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Athens City Commission on Disabilities sets plans, events for 2022

The Athens City Commission on Disabilities is an organization dedicated to providing necessary accommodations and advocacy for individuals with disabilities. 

The commission, consisting of members appointed by the mayor, focuses its work on ensuring that the City of Athens continues to create structures that are accessible for people with disabilities, and in turn, creating a more inclusive city.

Carolyn Lewis, treasurer of the commission, said the commission’s operations have been particularly affected by the COVID-19 pandemic, which only further emphasized the need for proper accommodations for people with disabilities, as many are immunocompromised. 

“People with disabilities are usually more susceptible to whatever's going on, so we have to really watch our immune systems,” Lewis said. “I live with a disability and use a wheelchair, my immune system is very weak, so to go around a lot of people in meetings, I'm very cautious. We've had to petition to make sure even though when the governor said everyone could go back to meeting in person, we got an exemption because a lot of our folks are afraid to come out because we don't want to be get COVID because of being around a lot of people.” 

Within the commission, there are a series of working committees. Lewis said the accessibility committee and the advocacy committee have now joined forces for several of the events and plans for 2022. 

Usually every month, the commission does a “Walk and Roll” event which, Lewis said, helps to continuously check and ensure that updates are being made to the city that reflect the needs of various individuals in the community who have disabilities – ranging from installing ramps to including braille menus.

“We meet with city officials or within the commission to look at streets, curb cuts, building interfaces, and work with businesses as well, to see what's working and what's not for people who have different disabilities,” Lewis said. “Just to make sure each month that the city is doing what it's supposed to do to meet the requirements of the Americans with Disabilities Act.”

Dianne Bouvier, the mayor’s designee of the commission and co-chair of the accessibility committee, said the goal of events like the Walk and Rolls is to initiate a collaboration with the city, as the city is the one responsible for enforcing the changes the commission suggests.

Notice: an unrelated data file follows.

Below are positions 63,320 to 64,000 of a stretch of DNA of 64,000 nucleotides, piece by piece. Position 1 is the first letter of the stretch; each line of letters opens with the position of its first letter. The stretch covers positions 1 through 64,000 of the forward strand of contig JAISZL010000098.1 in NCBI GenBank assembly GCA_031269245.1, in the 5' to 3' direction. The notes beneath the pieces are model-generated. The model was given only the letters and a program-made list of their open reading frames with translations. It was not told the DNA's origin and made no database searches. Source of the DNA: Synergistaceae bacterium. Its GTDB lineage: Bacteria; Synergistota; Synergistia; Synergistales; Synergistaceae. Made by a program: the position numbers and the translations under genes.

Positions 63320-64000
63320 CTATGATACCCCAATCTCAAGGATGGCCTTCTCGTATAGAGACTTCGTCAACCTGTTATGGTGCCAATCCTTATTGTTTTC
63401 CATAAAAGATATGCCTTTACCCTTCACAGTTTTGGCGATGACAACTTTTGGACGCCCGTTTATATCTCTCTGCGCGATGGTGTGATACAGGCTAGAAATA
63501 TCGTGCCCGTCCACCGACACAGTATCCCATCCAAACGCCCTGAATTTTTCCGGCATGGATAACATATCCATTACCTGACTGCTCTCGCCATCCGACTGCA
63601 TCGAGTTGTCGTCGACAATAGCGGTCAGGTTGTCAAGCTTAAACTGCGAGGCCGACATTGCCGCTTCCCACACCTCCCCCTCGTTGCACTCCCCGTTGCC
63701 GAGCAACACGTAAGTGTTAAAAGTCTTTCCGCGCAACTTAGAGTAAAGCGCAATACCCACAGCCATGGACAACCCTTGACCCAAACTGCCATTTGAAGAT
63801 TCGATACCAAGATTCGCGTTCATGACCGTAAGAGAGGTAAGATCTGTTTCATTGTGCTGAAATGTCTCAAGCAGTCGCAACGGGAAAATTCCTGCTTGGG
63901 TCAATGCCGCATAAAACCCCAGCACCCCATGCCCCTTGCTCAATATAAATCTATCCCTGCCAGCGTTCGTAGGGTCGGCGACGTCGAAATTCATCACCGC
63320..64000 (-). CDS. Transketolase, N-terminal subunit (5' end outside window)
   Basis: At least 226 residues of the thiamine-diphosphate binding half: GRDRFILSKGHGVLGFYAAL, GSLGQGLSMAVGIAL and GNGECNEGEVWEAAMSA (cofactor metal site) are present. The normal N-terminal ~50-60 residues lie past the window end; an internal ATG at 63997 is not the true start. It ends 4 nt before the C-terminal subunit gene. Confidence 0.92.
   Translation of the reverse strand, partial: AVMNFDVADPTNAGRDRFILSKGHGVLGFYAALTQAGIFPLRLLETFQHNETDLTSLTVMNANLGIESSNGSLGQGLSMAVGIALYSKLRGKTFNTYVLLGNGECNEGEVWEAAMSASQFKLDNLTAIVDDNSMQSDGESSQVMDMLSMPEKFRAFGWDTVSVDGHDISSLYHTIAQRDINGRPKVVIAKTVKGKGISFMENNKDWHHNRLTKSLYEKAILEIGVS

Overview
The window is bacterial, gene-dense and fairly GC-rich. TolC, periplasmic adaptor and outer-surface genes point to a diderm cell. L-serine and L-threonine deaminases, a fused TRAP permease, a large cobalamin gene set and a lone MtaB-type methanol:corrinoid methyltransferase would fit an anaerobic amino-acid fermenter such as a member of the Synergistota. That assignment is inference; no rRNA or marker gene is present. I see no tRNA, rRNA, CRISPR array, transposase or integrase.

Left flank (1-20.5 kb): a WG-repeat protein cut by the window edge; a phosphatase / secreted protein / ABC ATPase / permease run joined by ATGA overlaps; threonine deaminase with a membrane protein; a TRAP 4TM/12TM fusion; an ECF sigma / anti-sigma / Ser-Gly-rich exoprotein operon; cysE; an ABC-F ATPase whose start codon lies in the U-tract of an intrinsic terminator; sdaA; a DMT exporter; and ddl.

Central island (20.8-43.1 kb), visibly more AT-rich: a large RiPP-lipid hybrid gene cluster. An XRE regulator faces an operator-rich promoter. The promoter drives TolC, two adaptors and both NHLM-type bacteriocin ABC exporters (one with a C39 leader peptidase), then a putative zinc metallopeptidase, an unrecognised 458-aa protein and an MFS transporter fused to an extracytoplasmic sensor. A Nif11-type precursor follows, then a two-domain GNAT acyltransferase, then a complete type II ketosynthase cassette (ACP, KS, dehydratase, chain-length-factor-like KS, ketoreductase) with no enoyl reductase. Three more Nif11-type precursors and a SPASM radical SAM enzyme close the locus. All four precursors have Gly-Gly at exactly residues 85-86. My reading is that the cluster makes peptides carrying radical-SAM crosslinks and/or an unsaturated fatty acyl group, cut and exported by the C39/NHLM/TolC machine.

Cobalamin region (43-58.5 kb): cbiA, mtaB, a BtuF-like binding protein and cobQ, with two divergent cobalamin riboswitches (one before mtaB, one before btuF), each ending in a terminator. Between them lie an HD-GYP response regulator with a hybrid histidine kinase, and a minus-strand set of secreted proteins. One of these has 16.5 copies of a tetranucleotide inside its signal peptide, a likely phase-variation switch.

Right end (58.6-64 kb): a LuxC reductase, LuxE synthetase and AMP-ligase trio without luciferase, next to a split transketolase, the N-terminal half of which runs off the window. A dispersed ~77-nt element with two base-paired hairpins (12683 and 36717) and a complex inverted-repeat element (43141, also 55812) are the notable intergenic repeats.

“We have a certain kind of expertise that will help (the city) make good decisions,” Bouvier said. “During (each) project, you learn something else, so it's building a knowledge base for the people that work with the city. We're kind of the voice to help. I think the thing that's really nice is that the city is really committed to making the city accessible. We just can help give them ideas of how to do that.”

In addition to the continuation of prior projects such as Walk and Roll, Bouvier said her committee wants to cover new ground with accessibility in technological settings.

“(Technology is) another area – if people use a screen reader or if they use some kind of text to text to voice stuff – where you need to set things up and websites in a way to make them accessible to those devices (and) applications,” Bouvier said. “Some of what we're hoping to do is also give general ideas of what businesses could do to help make their own online presence more accessible.”

David McNelly, chairperson for the commission, said he is hopeful that this coming year will include more communication and signage around the city for accommodations, such as an accessible entrance. Additionally, McNelly said an important aspect of each accommodation present in the city is that businesses learn to reach out to customers who may be in need. 

“(I’m hoping for) people to be more aware in terms of training staff to know how to ask people if they need something, if they need an accommodation,” McNelly said. 

For the year of 2022, Lewis is hopeful that the work done by the commission will improve the overall inclusivity and accessibility in Athens, to make current residents feel more visible and accommodated. 

“(I hope that) we can continue to meet, to focus and make sure that we're envisioning the best possible methods of accessibility,” Lewis said. “(We can) make it a more livable city for those who are here with disabilities, and a more welcoming city for those who want to come.”


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